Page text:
Made in Hollywood Previews What Movies Are Out This Weekend
How did this squad become a family?
The stars of “Suicide Squad” open up to Made in Hollywood this week about how an unusually personal rehearsal process — including group therapy-type discussions — combined with months of physical training for the fight scenes drew the diverse cast closer.
“It started from the rehearsal space, sharing our deepest, darkest secrets,” Jay Hernandez, who plays Diablo, tells reporter Kylie Erica Mar. “It puts things on a different plane. We were just barely getting to know each other and we had to open up to this group of people, and we’re telling this just really personal stuff.”
“The potential was really only for disaster getting this many individuals in a room,” adds Jai Courtney, who plays Boomerang.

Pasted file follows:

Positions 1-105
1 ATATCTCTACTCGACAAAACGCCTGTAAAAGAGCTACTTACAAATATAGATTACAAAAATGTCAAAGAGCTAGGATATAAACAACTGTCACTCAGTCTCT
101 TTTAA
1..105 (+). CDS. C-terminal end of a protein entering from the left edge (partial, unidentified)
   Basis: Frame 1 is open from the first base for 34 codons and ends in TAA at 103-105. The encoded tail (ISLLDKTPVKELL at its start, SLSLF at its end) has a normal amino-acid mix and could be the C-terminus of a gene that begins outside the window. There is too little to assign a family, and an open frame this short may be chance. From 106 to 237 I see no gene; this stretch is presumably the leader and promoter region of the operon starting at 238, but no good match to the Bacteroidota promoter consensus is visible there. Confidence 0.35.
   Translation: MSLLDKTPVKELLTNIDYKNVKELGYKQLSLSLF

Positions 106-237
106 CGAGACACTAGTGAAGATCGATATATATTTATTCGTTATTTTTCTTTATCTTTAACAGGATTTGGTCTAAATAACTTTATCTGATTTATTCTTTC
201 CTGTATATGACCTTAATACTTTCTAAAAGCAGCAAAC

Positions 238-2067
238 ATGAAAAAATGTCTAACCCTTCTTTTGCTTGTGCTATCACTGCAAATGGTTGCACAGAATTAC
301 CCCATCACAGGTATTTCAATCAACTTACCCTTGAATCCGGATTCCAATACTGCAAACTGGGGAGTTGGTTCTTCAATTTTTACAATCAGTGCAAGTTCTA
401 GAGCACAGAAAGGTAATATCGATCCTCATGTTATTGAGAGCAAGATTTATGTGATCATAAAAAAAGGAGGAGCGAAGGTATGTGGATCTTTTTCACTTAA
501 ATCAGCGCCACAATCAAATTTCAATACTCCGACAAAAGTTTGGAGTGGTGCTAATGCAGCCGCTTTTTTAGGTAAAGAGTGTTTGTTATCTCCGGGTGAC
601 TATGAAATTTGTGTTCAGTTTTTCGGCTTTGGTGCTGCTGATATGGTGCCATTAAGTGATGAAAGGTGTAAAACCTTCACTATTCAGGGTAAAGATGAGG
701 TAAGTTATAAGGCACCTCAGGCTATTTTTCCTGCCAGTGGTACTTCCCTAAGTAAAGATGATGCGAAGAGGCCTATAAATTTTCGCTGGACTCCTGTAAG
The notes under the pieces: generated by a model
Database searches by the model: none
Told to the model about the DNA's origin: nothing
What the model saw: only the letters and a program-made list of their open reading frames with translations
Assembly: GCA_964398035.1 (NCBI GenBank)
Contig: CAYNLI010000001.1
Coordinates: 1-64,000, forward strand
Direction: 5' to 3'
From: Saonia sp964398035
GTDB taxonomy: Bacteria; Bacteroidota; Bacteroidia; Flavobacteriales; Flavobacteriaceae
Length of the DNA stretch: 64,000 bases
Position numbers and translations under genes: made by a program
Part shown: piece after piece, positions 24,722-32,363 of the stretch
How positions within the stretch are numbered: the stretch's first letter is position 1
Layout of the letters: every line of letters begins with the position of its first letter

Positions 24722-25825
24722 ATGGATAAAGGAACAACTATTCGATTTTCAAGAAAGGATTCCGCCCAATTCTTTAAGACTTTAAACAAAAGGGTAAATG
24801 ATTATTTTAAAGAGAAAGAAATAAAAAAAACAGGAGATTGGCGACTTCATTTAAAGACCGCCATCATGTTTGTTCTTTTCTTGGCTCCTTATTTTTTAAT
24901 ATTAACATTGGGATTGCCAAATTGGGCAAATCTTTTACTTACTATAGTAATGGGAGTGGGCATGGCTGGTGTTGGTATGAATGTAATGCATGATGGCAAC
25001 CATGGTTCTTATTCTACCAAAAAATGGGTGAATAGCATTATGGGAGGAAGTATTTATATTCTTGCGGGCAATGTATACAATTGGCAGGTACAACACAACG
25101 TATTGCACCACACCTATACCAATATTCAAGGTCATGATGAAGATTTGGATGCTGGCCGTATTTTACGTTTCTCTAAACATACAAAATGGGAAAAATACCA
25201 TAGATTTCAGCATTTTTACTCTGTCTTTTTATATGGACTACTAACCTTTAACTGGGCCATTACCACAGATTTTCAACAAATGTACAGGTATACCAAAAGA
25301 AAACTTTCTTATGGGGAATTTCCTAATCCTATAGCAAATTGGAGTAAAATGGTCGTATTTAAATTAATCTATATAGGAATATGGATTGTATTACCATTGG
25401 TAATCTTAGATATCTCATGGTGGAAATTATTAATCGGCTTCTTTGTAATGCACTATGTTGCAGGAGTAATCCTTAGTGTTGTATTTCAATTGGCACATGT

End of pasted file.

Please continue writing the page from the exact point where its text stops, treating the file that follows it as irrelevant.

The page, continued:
Margot Robbie (Harley Quinn) sums it up this way: “It’s like herding cats.”
“Don’t Think Twice,” about an improv group facing life’s serious side when fame comes to some — but not all — of them, echoed real-life issues faced by the stars, themselves all standup comedians.
“It’s about realizing the path that you think you want and the goal you hope you want, and then realizing that maybe that isn’t quite the thing that will make you the happiest,” Kate Micucci tells reporter Julie Harkness Arnold. “I think as you get older you start to reassess. In your 30s it’s a big change. I noticed among my friends in Hollywood, we come out here for one thing, then you see people finding different passions.”
“We are all delayed adolescents as performers,” adds Gillian Jacobs. “So it takes us a bit longer.”
Keegan-Michael Key jokes, “Everybody’s 7 years old until they’re about 31.”
In “Amateur Night,” Jason Biggs gets a job as a driver for prostitutes, in a comedy that peeks into a different side of this hidden world.
“I think people’s perception of sex workers is a certain thing,” says Biggs. “It’s limiting.”
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